Western culture’s emphasis on Asanas in yoga
As we know, the physical practice only accounts for one limb on the yoga tree.
So how did something that began as a spiritual practice become so physical in the West?
The answer to this question dates back to the 19th century, when westerners began placing a high importance on the physical body as opposed to other things.
Physical culture became a thing when the masses became obsessed with ideas of manliness, morality, and patriotism.
It has been speculated that Western culture’s obsession with the perfect modern man perpetuated the idea that physical activities should be prioritized.
This is said to have shaped the way that the practice of yoga was transferred to Western culture with a much higher emphasis on the physical practice than on spiritual liberation or meditation practices.
Is yoga a religion?
Yoga has touched various cultures all over the world, spreading slowly over a span of thousands of years.
For this reason, the word yoga can mean different things to different people.
While it might have a spiritual meaning to some, to others it could just be a physical practice used to stretch.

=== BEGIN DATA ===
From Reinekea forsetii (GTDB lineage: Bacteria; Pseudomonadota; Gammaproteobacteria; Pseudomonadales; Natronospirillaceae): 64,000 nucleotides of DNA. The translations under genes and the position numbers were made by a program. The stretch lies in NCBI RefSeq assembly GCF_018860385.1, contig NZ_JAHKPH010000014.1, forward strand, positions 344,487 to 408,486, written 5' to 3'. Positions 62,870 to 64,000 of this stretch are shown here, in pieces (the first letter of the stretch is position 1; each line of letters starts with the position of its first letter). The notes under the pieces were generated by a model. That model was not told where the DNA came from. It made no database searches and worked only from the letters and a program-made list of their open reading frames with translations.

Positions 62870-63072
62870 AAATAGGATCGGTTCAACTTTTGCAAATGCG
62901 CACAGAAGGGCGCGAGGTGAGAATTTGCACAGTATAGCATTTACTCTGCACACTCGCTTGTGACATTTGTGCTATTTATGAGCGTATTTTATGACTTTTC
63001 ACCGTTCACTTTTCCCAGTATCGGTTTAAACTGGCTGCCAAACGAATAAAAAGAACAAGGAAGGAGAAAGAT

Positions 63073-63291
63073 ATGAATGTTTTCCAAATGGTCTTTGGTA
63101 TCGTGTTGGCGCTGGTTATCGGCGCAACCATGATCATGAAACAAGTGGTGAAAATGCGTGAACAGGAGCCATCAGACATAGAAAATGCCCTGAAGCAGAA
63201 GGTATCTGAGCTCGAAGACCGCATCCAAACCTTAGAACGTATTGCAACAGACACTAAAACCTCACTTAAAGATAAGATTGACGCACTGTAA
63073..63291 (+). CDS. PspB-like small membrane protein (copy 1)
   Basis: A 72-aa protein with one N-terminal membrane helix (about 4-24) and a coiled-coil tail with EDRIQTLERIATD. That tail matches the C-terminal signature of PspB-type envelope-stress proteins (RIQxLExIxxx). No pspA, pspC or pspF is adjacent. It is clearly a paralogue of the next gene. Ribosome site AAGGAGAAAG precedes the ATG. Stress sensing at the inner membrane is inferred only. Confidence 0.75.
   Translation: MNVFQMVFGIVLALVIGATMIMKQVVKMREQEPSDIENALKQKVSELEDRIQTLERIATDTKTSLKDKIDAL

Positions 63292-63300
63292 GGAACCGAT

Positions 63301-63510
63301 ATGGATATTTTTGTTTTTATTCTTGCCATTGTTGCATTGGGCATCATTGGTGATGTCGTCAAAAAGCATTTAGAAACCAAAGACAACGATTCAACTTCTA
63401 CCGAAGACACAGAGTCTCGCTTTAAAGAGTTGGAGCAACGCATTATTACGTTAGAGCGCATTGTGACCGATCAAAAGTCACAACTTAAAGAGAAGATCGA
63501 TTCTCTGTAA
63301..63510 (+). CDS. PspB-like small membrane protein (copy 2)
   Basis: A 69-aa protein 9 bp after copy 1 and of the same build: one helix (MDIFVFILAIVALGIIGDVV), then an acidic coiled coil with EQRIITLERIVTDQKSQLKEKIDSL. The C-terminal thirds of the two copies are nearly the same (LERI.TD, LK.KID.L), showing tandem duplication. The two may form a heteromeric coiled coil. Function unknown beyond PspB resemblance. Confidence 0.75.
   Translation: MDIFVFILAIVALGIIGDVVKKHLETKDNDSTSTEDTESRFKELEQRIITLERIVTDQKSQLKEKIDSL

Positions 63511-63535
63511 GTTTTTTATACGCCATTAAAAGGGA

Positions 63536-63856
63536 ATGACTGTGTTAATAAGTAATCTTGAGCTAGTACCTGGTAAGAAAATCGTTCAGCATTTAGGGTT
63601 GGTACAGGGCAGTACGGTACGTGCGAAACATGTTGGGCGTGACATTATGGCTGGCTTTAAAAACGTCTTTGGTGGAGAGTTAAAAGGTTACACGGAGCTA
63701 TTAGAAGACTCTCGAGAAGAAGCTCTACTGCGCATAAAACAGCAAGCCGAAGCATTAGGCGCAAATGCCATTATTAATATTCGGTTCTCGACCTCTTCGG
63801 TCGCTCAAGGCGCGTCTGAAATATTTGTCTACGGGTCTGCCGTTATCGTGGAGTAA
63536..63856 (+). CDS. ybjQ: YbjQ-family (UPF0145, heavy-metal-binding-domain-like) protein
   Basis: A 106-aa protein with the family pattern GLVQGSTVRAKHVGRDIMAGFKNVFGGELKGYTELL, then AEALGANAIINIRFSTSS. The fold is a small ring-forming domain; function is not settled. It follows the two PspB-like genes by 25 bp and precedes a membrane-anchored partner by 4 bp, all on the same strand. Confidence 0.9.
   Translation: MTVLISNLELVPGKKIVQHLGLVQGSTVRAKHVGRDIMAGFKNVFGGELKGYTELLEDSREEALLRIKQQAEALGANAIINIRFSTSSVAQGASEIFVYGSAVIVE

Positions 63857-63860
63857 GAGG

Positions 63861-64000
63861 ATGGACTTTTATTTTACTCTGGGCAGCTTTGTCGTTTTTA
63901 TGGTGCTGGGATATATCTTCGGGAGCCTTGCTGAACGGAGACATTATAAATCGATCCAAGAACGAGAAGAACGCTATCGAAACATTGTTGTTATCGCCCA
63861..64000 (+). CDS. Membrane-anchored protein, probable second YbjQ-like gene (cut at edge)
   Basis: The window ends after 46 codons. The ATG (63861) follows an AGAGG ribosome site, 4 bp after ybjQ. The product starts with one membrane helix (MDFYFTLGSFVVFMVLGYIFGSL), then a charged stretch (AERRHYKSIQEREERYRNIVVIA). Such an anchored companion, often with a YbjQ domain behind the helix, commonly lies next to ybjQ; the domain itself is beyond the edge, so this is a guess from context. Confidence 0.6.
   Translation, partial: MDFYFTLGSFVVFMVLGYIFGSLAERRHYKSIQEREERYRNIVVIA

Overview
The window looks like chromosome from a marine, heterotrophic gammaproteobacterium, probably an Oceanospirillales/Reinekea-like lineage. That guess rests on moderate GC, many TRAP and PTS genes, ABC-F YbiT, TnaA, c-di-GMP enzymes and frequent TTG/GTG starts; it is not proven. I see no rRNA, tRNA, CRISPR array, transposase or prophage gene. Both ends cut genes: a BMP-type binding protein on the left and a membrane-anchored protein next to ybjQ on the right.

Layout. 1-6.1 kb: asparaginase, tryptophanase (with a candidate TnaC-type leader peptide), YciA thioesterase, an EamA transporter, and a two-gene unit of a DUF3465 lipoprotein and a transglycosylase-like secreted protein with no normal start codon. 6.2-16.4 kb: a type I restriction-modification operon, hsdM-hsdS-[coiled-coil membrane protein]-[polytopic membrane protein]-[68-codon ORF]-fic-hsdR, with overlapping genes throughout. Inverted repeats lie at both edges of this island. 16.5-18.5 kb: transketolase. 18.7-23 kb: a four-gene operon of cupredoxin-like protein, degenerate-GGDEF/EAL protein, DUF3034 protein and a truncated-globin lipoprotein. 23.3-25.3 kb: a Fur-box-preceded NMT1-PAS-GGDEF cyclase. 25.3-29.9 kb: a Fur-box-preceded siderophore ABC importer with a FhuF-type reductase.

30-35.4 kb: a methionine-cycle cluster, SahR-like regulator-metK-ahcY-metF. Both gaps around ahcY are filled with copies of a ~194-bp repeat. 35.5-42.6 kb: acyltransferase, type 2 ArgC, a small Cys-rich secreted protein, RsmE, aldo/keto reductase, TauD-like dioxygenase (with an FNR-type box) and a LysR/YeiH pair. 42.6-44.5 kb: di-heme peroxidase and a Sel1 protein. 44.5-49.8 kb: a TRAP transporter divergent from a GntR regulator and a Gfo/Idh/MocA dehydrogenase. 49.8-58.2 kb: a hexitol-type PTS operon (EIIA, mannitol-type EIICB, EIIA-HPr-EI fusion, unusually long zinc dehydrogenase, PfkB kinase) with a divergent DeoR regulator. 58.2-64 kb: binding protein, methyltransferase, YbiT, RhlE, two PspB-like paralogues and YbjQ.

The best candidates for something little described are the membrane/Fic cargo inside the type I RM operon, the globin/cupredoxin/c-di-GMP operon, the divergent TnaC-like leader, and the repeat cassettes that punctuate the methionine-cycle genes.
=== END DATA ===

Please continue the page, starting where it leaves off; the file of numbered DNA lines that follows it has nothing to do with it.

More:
However, to fully appreciate the benefits of all that this practice has to offer, it’s important to recognize where the roots of this practice sprouted.
The essence of yoga was intended to be a spiritual pathway to spark transformation of the soul.
Yoga was meant to connect us to our higher self as well as universal consciousness.
Though its nature is inherently spiritual, it is not necessarily a religion.
This is because religions tend to come in more formal packages, with defined sets of rituals and obligations.
Yoga is not this way, unless of course, you are considering the self-discipline of a regular yoga practice to be an obligation or ritual.
While yoga does share a lot of similarities with a lot of common religions (such as personal contemplation, achieving a personal sense of peace, and searching for a deeper life meaning or purpose), it would be more on the mark to define yoga as a spiritual practice rather than a religious one.
This is not to say that yoga has no connection to any religions whatsoever.
Even though the practice of yoga is not a religion on its own, it stems from Hindu, Jain, and Buddhist religions.
For example, in both Buddhist and Hindu religions, the sacred mantra ‘Om’ is chanted during meditative practices to reverberate the sound of harmony in the universe.
However, you can still chant ‘Om’ during mantra yoga without being a part of a religion.
This is because the mantra itself is not religious, but instead it is a method of connecting to others around you and the universe.
While much of modern yoga is no longer religious, the practice has still managed to preserve the art of self-reflection and contemplation.